The Shoes Under the Art World, Part II
Published in The Awl, January 26, 2016
“Society never advances. It recedes as fast on one side as it gains in the other.” Ralph Waldo Emerson, Self Reliance
The Shoes Under the Art World was about how women have managed in contemporary and 20th century art. I’d never seen myself as a “woman painter,” but eventually it became obvious that’s how I was viewed; the piece was, essentially, about that. People love labels.
So I decided to check out the historical perspective: how had women painters fared in the past? I might have been smug about what would turn up—that although it’d been tough for women in the 20th century and recently, we’d done much better than our sisters from the Middle Ages through the early nineteenth century. In fact, I discovered the opposite: the percentage of women exhibiting their work was higher after the French Revolution in Paris than it is in New York now. Despite the bra burnings, Gloria Steinem, the Gorilla Girls, and ongoing feminist rhetoric. From the 17th to the 19th century, Salons in France were official art exhibitions controlled by the government-run Academy of Painting and Sculpture. Here’s the breakdown of women to men showing their work: In the Salon of 1801, 192 painters exhibited, of those 28 or 14.6 % were women. In the salon of 1810, 390 painters exhibited, of those 70, or 17.9%, were women, and in the Salon of 1822, 475 painters exhibited, of whom 67, or 14%, were women.
Now let’s look at the present. In “Shoes,” I mentioned the reopening of MoMA in 2004. Of 400 objects exhibited in the museum, 16—that is to say about 4%—came from female artists. Today, at three super-prestigious New York galleries, I found three women out of 20 artists mentioned on the official roster of Sperone Westwater—that is 15%. (All shown, incidentally, with serious black and white photographs next to their names, making it difficult to tell what sex they are.) At Gagosian, among the 39 artists listed as the gallery’s inner core, three are women: 7%. The third gallery, Pace, specifies 90 artists, seven of whom are women; that is to say 7.78%. So, compared with Paris in 1820 the percentage of women in New York showing in 2015 is down drastically. Plus ça change, plus c’est la même chose.
What about fame and recognition? Amazingly, there too contemporary female painters trail behind. During the Renaissance and for a time following, several women gained recognition and fame unrivalled since. (Even if those very same women and their work are now largely forgotten.) During their lifetimes they were sought after throughout Europe—sometimes serving as court painters–with commissions and stipends, and eventually becoming wealthy from the sale of their paintings. Who knew? I’d always thought women had pretty much—with the exception of Madame Curie—been at home cooking, cleaning, doing embroidery, even spinning, like the miller’s daughter in Rumplestiltskin. It seems that was not the case.
For instance, between 900 and 1300, women in Germany, Spain and Alsace participated in making illuminated manuscripts. Back in 975, Ende, a Spanish nun, signed the “Gerona Beatus” as “Woman painter.” This was followed by the signature of her male assistant, Emetrius, rendered as “Monk.” In 1180, another woman, from Alsace, Herrad of Landsburg, left us a self-portrait on the cover of “Hortus Deliciarum,” a pictorial encyclopedia she also wrote and organized. As well as working on manuscripts, during the Middle Ages women were allowed to join guilds and conduct business. This changed when painting moved into studios, after which women were largely kept out.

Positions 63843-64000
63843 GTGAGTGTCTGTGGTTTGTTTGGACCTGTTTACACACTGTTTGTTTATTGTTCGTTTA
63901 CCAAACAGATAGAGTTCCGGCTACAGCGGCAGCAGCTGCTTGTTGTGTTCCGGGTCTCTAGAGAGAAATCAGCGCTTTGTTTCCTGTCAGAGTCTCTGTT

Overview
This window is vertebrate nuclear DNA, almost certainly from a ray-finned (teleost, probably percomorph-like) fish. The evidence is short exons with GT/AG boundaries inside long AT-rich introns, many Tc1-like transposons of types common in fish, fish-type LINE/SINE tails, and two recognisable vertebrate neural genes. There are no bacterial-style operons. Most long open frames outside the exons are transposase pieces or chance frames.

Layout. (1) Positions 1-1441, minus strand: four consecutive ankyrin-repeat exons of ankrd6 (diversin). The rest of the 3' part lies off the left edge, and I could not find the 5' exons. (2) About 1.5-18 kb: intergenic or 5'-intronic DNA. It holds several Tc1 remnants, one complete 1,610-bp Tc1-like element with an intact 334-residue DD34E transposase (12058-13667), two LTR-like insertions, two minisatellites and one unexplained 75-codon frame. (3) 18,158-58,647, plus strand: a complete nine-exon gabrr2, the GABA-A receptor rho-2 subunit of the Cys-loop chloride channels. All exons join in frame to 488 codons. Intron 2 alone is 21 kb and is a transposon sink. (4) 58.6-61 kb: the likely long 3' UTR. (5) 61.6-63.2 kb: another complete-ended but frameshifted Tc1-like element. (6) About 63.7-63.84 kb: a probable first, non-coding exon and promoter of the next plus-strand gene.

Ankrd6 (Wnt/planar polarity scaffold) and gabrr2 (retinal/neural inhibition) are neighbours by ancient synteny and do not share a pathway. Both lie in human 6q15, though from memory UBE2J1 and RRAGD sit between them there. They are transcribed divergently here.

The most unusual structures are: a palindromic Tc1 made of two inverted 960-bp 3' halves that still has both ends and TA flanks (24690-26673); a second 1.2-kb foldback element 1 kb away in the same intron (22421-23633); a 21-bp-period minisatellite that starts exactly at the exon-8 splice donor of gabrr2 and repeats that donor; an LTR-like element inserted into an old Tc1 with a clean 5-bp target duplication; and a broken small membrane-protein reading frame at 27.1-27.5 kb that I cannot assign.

Despite this prohibition, from the 16th to the beginning of the 19th century there were several women painters who were wildly successful: Sofonisba Anguissola, Lavinia Fontana, Elisabetta Sirani, Artemisia Gentileschi, and Élisabeth Vigée Le Brun, to name five. (Know any of these?) These painters were sought after by royalty for their portraits; given prestigious commissions by the court and altarpiece commissions by the Church; received awards and medals and were members of the Academy. With the possible exception of Georgia O’Keefe–her flower paintings along with nude photographs taken by her husband, Alfred Steiglitz, made her famous—no contemporary female has been as well known in her lifetime as these early women.
Let’s take a look. First, Sofonisba Anguissola (1532–1625). Milk-fed as I’d been on important male artists, I’d never heard of her. Yet she’d received training from Michelangelo, been court painter to King Philip II and his wife, and was known as an intellectual in her time. Anguissola was a truly independent woman, able to support her whole family from sales of her pictures. Coming from an aristocratic family there was less pressure on her to marry. (Which meant no pregnancies.) Only at age 40, when King Philip II gave her a dowry, did she submit to matrimony. (The three great male artists of the Renaissance—Bottecelli, Leonardo, and Michelangelo—never married.) When she was 22, Anguissola was introduced to the sculptor in Rome. She managed to maneuver this meeting into an informal study. He asked her to draw a weeping boy, and she created the charming “Boy Bitten by a Crayfish.” Michelangelo immediately recognized her talent. He then gave her sketches from his notebooks to draw in her own style and offered advice on the results. The greatest Renaissance Master coached her for at least two years. Sound like the art world now?